I know what you are thinking; what's with all those zeros! Well let me tell you why they are there. The only part of this element that we are interested in is the borders on the element. It is the borders that are creating this visual arrow representation. Setting the font-size, height, line-height, and width of the element removes the content that would be in the field and allows for only the element's borders to thrive before your eyes. Truth be told, all you need to remove the text from the element is setting the font-size to 0. Setting the height, line-height, and width to 0 ensures that all browsers respect that we are only wanting the borders. So let's take a look at the other factors in this CSS declaration. There are two other key elements present here — borders and display. First, lets get the display out of the way and then dive into the core of the functionality. As many front-end developers already know, IE7 does not recognize inline-block as a display value. However, what I have found is that, for once, IE7 will place nicely with this clause in the CSS declaration. In the end, set display: inline-block and you can ensure that your display options are ready to roll. Finally, we round the corner to the main portion that makes all of the magic happen — the borders. As you can tell, I have taken a route of using the individual border clauses instead of the standard short-hand border clause. My reasoning for this is simple. Using the shorthand calls for 4 clauses declared and this route only calls for three. Simple and efficient. Now let's review the three clauses separately. border-color This is where you would control the color of the arrow you are creating. As you can tell, we are only setting the color on the top border and setting the other sides to transparent. What this does is allow for a tapering of the border into a perfect arrow. More on this below. border-style For the most part, people will be looking for a solid color arrow and thus, solid is going to be what we choose to use. However, experimenting with the other various values for border-style shows a myriad of different effects. Setting groove to the border-style create a nice two-tone effect to the arrow; setting ridge will reverse the color order of the two-tone effects on the arrow. Inset and outset are also opposites that will swap between the white and grey but these make for a solid color; best to just keep a solid color defined in this instance. border-width No borders are created equal — that is unless defined that way   However, changing the order and numbers have various different affects. In the example, we defined 10 pixels for the top, left, and right while keeping the bottom border set to 0. Now if you reference the color clauses above, you will notice that the left and right colors are transparent. So what you can imagine is a square with a center point defined by an imaginary X in the square. Here is a visual for you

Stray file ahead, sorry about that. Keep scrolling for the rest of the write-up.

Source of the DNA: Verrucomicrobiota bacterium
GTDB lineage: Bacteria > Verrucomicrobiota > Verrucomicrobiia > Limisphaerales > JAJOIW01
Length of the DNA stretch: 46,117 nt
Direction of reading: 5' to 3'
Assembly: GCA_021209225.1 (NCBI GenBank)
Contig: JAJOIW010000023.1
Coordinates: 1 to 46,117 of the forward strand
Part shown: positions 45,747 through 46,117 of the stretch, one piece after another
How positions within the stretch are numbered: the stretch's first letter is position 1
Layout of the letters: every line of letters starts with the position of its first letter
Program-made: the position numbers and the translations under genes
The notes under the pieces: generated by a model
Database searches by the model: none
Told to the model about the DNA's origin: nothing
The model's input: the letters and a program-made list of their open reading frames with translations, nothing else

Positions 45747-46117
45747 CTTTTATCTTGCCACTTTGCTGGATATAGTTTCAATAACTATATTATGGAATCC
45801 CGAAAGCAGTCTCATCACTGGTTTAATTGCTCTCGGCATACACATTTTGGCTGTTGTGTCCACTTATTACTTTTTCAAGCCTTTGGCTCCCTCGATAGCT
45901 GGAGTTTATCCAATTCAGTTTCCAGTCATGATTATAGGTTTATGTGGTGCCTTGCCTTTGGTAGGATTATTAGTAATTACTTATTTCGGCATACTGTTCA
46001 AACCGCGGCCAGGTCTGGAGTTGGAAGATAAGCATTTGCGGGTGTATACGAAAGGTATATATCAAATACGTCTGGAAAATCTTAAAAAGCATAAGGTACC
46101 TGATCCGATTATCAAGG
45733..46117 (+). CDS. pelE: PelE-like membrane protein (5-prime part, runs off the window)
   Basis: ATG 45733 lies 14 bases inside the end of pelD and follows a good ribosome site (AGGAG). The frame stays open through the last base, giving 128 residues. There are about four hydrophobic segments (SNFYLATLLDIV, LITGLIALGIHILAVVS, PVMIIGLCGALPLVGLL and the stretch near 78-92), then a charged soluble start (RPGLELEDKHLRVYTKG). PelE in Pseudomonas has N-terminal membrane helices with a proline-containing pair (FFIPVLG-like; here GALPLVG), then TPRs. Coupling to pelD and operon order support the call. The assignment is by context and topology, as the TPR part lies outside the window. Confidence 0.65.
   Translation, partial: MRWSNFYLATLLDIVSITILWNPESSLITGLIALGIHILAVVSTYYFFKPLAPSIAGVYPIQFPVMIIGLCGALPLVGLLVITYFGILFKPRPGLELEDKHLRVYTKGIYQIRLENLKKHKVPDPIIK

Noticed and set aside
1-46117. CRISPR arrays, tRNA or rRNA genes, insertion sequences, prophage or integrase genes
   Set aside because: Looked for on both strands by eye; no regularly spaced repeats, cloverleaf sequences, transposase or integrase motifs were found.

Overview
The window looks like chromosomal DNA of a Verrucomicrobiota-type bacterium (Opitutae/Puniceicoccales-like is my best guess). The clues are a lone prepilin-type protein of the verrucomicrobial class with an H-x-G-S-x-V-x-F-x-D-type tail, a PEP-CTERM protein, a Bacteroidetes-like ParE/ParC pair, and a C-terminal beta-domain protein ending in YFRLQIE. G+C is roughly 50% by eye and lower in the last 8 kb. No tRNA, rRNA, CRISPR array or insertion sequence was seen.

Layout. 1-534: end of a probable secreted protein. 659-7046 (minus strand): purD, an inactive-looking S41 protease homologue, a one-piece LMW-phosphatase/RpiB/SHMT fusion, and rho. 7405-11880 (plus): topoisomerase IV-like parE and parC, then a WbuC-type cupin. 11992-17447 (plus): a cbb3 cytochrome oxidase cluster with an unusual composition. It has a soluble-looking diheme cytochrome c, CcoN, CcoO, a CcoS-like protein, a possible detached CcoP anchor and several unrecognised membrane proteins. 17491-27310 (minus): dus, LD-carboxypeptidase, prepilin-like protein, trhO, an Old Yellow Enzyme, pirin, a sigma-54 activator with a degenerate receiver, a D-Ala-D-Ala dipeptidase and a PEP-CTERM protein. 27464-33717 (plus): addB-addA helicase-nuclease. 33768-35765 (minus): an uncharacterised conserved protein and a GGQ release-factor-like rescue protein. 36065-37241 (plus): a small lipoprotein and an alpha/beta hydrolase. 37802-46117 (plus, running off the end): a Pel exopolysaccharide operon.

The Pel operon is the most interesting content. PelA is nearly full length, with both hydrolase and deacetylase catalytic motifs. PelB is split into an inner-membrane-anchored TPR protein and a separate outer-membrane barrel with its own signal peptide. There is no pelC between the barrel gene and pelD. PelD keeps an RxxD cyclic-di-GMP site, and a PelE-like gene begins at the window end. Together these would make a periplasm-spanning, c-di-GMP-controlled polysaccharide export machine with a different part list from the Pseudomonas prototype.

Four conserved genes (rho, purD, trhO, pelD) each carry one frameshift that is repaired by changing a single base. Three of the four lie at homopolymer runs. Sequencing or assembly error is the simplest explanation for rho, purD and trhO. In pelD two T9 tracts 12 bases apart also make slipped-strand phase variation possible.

Notice how there are four quadrants of this square. Now envision the coloring effects as defined above. Starting to make sense yet? I bet it is. The bottom triangle is set to 0, therefore not displaying at all. The left and right have a height set but are transparent. Now I know what some may be thinking; "why not just set the left and right to 0 as well". Well here is the deal there. We set the 10px to the top border and this sets the height of the border/arrow and naturally, the 10px defined to the left and right define the width of the entire element; they are needed to have a height and width for the two-dimensional effect. Now do you really want to add some nice effects to this when being used, you can either use JavaScript to change out classes, or just change the CSS completely for that matter, or add a few changes to the :hover state. With a down facing arrow that shows that the option can expand, it is natural to want to have an upwards facing arrow arrow when the element is expanded; thus, indicating that the element can then contact. For the purposes of this explanation, we will just use the hover style in CSS. So let's show some CSS

.vertical_facing_arrow:hover {
  border-color: transparent transparent #FFF;
  border-width: 0 10px 10px;

As you can clearly tell, all we needed to do was change the positioning of the color and the width. Since we now want the border to begin at the bottom and not include the top, we change the clause to reflect this and, in essence, just swap them around. And guess what, the horzontal arrows work the same way. Just change the placement of the color and the width to force the arrow to point in the direction you desire; up, down, left or right. And in the end, we have perfectly styled vertical and horizontal facing arrows in solid CSS that can react to the environment that you have decided to use them in.